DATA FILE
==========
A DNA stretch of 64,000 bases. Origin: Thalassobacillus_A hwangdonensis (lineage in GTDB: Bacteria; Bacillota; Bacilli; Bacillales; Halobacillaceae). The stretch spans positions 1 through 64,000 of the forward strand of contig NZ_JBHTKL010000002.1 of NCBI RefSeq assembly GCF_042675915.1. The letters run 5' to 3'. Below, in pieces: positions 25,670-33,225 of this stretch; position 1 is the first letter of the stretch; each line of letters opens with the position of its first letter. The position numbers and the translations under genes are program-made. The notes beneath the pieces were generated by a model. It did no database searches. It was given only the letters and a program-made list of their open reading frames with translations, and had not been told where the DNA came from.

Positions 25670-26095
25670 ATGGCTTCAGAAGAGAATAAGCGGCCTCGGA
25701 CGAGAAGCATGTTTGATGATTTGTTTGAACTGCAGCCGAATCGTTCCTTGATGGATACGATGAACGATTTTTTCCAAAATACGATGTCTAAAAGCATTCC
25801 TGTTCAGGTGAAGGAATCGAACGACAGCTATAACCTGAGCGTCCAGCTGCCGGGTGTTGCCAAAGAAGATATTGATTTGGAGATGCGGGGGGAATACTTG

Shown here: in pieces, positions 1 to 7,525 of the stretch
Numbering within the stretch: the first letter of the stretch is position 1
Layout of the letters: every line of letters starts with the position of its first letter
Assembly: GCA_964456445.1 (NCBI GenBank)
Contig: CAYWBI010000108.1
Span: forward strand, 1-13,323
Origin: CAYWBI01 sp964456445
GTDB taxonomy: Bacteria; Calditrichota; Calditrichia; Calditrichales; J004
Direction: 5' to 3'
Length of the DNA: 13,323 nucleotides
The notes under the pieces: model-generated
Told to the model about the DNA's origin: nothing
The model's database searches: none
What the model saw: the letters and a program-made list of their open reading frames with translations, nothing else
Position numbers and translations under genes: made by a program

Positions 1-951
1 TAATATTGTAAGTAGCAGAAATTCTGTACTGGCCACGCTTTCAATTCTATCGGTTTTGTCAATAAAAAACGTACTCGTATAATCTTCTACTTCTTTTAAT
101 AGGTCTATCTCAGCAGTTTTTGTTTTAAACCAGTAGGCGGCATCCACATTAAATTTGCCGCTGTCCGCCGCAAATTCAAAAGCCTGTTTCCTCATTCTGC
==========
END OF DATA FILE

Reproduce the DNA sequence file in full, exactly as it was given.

A DNA stretch of 64,000 bases. Origin: Thalassobacillus_A hwangdonensis (lineage in GTDB: Bacteria; Bacillota; Bacilli; Bacillales; Halobacillaceae). The stretch spans positions 1 through 64,000 of the forward strand of contig NZ_JBHTKL010000002.1 of NCBI RefSeq assembly GCF_042675915.1. The letters run 5' to 3'. Below, in pieces: positions 25,670-33,225 of this stretch; position 1 is the first letter of the stretch; each line of letters opens with the position of its first letter. The position numbers and the translations under genes are program-made. The notes beneath the pieces were generated by a model. It did no database searches. It was given only the letters and a program-made list of their open reading frames with translations, and had not been told where the DNA came from.

Positions 25670-26095
25670 ATGGCTTCAGAAGAGAATAAGCGGCCTCGGA
25701 CGAGAAGCATGTTTGATGATTTGTTTGAACTGCAGCCGAATCGTTCCTTGATGGATACGATGAACGATTTTTTCCAAAATACGATGTCTAAAAGCATTCC
25801 TGTTCAGGTGAAGGAATCGAACGACAGCTATAACCTGAGCGTCCAGCTGCCGGGTGTTGCCAAAGAAGATATTGATTTGGAGATGCGGGGGGAATACTTG

Shown here: in pieces, positions 1 to 7,525 of the stretch
Numbering within the stretch: the first letter of the stretch is position 1
Layout of the letters: every line of letters starts with the position of its first letter
Assembly: GCA_964456445.1 (NCBI GenBank)
Contig: CAYWBI010000108.1
Span: forward strand, 1-13,323
Origin: CAYWBI01 sp964456445
GTDB taxonomy: Bacteria; Calditrichota; Calditrichia; Calditrichales; J004
Direction: 5' to 3'
Length of the DNA: 13,323 nucleotides
The notes under the pieces: model-generated
Told to the model about the DNA's origin: nothing
The model's database searches: none
What the model saw: the letters and a program-made list of their open reading frames with translations, nothing else
Position numbers and translations under genes: made by a program

Positions 1-951
1 TAATATTGTAAGTAGCAGAAATTCTGTACTGGCCACGCTTTCAATTCTATCGGTTTTGTCAATAAAAAACGTACTCGTATAATCTTCTACTTCTTTTAAT
101 AGGTCTATCTCAGCAGTTTTTGTTTTAAACCAGTAGGCGGCATCCACATTAAATTTGCCGCTGTCCGCCGCAAATTCAAAAGCCTGTTTCCTCATTCTGC